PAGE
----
This October, countries across the globe will be doing what they can to celebrate animal life as part of World Animal Day.
Launched in 1931 as a way of highlighting the plight of endangered species, October 4 was chosen as the annual date for World Animal Day as it is the the Feast Day of St Francis of Assisi, patron saint of animals.
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Since its UK launch in 2003, places of worship, schools, animal shelters and individuals have organised their own events to commemorate those animals we hold near and dear, as well as those that haven't fared so well.
Most of us are aware of the scarcity of tigers in the wild. Thanks to poaching and deforestation, scientists estimate that there are less than 3,000 of these beautiful big cats remaining outside zoos.
But other less well-known animals face an even less certain future.
It is thought that numbers of the white-headed Langur, a Vietnamese primate, may have fallen to as few as 60, while the Vaquita population, a species of porpoise once common to the Gulf of California, has been decimated by fishing nets (which have now been banned within the Vaquita's range) and just 150 remain.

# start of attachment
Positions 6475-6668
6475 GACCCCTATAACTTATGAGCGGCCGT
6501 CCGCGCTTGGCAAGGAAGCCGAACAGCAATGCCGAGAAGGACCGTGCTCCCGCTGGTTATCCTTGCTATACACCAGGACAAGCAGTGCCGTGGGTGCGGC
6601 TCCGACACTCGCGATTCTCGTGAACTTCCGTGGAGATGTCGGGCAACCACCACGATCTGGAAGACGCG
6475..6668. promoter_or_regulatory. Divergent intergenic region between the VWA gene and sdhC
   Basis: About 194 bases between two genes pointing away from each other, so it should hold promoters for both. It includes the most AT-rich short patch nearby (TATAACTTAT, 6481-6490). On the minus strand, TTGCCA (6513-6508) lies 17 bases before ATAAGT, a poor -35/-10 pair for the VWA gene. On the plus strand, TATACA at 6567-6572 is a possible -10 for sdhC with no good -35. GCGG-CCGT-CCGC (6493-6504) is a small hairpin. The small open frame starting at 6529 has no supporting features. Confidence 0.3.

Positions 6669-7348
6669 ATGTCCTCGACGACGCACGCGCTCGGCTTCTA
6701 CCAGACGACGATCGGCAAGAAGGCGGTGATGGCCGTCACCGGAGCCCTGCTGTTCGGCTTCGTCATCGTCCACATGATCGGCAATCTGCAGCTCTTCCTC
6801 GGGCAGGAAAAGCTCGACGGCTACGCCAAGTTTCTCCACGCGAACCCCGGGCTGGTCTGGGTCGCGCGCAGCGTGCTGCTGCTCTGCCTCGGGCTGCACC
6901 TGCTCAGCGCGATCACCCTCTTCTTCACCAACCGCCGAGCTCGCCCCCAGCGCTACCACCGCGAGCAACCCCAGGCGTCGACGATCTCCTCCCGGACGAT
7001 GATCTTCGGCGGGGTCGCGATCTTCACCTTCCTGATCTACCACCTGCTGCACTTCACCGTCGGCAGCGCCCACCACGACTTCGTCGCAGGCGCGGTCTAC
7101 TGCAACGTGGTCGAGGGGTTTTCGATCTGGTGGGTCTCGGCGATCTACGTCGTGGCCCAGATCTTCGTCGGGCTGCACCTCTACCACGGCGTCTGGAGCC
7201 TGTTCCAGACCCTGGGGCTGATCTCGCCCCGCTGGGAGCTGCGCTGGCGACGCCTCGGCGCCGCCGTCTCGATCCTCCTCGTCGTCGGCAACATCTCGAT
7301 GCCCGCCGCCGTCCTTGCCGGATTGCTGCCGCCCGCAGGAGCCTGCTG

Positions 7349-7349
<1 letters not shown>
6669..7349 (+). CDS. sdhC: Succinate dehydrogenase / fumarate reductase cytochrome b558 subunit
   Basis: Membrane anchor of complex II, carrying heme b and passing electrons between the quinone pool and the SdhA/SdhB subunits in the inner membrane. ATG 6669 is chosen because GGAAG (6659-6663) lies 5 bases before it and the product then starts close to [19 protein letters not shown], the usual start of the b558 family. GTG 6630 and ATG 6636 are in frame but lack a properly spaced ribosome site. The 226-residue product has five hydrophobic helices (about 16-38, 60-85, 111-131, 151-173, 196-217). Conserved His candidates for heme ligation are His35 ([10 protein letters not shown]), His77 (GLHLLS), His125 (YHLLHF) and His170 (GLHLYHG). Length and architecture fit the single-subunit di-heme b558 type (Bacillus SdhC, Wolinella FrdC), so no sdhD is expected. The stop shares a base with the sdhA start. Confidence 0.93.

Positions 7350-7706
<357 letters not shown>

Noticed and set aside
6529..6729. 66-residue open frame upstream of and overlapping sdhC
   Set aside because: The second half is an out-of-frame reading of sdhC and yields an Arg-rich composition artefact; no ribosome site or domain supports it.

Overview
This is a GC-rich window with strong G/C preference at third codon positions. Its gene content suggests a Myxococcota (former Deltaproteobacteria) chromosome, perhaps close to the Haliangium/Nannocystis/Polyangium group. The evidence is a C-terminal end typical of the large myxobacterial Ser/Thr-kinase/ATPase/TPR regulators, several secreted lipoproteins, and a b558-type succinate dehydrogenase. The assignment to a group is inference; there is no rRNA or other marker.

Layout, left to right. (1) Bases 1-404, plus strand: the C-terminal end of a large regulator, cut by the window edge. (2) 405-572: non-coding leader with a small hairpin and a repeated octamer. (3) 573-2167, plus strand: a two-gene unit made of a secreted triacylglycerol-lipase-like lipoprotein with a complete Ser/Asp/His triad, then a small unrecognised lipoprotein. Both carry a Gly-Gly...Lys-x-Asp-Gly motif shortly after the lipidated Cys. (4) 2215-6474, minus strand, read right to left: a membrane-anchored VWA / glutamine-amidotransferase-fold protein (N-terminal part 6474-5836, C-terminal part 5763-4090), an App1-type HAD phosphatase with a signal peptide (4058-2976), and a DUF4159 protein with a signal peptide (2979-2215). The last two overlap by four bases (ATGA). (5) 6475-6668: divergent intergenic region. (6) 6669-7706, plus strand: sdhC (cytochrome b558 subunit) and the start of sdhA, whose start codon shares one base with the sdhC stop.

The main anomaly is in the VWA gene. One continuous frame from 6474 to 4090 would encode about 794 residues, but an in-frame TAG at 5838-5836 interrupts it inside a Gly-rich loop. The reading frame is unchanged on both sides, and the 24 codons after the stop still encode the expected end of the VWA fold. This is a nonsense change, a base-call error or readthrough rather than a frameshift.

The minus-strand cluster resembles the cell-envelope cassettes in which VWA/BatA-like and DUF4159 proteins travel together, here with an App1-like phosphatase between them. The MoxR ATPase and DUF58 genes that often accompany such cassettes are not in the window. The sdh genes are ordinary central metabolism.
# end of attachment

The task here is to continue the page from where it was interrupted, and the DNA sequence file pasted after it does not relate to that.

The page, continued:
World Animal Day helps to raise awareness not just of these endangered species but of animal welfare organisations and shelters closer to home.
But we as individuals can play our part too.
For instance, why not sponsor an animal or offer to help out with a local wildlife or conservation group? How about organising a fund-raiser of your own, donating the proceeds to your favourite animal charity?
Alternatively, a few extra tins of dog or cat food to donate to your local rehoming centre are always welcome and much-needed gift.
For more information about World Animal Day and more ideas on how you can help, visit www.worldanimalday.org.uk.